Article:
Treatment should first and foremost be aimed at treating the underlying cause. Underlying causes are quite variable depending on the breed, the joint involved, history of trauma, etc. Secondary treatments can be broken down into pain management and improving the joint’s overall health or cartilage protection.
The most common drugs used for pain management are non-steroidal anti-inflammatory drugs (NSAIDS). Human over the counter products (ibuprofen, aspirin, etc.) should not be given to dogs or cats. Numerous NSAIDS, such as carprofen or Rimadyl, are approved for canine use and can be obtained from your veterinarian.
Corticosteroids are rarely indicated for treatment of OA. These drugs are excellent anti-inflammatory drugs but may have undesirable side effects.
There are no cartilage protective/regenerative products that reverse cartilage damage. Hyaluronic acid improves joint lubrication and may even induce the joint capsule to produce endogenous lubricants. Hyaluronic acid is frequently used in humans with knee OA and is more commonly being used in veterinary patients. The most effective mode of administration is an intra-articular injection.
Plethoras of nutraceuticals (supplements not regulated by the FDA) are available. Glucosamine and chondroitin are the most well known. While some patient’s clinical signs seem to improve with these products, there is no evidence to support that cartilage damage is halted or reversed. Patients that improve probably experience an anti-inflammatory affect. Virtually none of these products result in cartilage regeneration-period.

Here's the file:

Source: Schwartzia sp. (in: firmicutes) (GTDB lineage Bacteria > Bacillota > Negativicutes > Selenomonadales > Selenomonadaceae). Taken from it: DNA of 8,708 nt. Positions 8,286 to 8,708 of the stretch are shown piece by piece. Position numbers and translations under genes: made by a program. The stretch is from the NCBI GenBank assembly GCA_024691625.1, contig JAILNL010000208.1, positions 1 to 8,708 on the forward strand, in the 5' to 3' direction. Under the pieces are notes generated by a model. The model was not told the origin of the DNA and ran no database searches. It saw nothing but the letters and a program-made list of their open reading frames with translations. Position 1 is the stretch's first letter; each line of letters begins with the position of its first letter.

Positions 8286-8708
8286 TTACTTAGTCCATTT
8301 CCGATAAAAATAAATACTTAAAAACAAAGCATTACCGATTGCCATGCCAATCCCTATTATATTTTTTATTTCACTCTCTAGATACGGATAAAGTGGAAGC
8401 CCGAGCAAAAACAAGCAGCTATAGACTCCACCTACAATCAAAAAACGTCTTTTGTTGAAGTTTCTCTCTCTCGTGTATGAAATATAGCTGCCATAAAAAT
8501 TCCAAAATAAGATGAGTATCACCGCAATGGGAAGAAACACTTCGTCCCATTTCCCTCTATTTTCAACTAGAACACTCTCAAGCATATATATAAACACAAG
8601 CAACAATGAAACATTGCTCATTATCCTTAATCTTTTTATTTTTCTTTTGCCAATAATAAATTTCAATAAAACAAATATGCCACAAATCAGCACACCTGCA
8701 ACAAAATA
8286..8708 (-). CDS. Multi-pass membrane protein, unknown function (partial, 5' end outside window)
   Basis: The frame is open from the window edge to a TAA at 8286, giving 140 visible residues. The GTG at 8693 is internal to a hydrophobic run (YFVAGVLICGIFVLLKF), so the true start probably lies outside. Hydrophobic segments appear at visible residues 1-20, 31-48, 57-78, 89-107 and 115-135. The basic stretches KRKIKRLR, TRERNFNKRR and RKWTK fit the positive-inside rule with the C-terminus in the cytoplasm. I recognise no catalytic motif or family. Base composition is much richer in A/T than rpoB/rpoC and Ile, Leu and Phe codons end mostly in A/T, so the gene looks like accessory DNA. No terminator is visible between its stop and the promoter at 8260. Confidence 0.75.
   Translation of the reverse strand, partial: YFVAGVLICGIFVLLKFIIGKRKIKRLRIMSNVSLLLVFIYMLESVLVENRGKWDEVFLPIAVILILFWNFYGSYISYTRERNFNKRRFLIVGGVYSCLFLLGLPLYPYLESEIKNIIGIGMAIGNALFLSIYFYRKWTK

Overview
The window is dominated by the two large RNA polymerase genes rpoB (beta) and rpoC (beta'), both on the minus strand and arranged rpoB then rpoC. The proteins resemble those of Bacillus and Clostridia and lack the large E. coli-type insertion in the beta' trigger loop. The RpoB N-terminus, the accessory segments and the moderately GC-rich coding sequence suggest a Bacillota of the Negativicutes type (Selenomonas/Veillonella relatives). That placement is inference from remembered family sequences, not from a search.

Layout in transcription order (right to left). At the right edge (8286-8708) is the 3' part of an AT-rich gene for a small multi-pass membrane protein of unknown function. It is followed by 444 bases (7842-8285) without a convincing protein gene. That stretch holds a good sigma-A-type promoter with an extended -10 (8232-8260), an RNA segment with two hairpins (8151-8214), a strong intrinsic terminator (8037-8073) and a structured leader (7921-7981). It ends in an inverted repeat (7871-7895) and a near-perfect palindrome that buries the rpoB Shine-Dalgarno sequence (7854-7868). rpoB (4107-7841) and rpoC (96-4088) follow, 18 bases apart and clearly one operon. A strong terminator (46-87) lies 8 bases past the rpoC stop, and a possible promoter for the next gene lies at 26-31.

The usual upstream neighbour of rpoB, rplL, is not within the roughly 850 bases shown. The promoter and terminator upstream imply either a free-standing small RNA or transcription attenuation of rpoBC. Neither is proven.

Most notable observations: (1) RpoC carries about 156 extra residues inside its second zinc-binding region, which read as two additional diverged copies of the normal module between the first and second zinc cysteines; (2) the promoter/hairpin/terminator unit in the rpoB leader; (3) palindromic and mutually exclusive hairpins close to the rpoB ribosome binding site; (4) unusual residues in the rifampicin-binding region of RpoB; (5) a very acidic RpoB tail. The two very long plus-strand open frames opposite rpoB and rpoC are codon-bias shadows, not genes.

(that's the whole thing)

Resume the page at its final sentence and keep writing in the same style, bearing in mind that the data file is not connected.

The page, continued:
Recently fat derived stem cells have been promoted for cartilage regeneration. No evidence exists to support this claim in clinical participants. However, a few patients do show clinical improvement thought to be an anti-inflammatory affect.
The point must be made that virtually all canine OA patients have an underlying anatomical cause. This abnormal anatomy causes the rubbing and wearing away of the associated cartilage. It stands to reason that no product will reverse this process if the abnormal anatomy is left untreated.
Arthroscopy is often used both to diagnose and treat OA. Again, the most important aspect of treatment is aimed at the underlying cause. However, arthroscopy can be used to debride damaged cartilage, remove bone fragments and create small holes in the underlying bone (micro-fracturing) to encourage influx of blood supply and promote healing.
Surgery for the treatment of OA revolves around treating the underlying problem. Examples include ACL repair, total hip replacements and limb alignment treatments for elbow dysplasia and patellar luxations.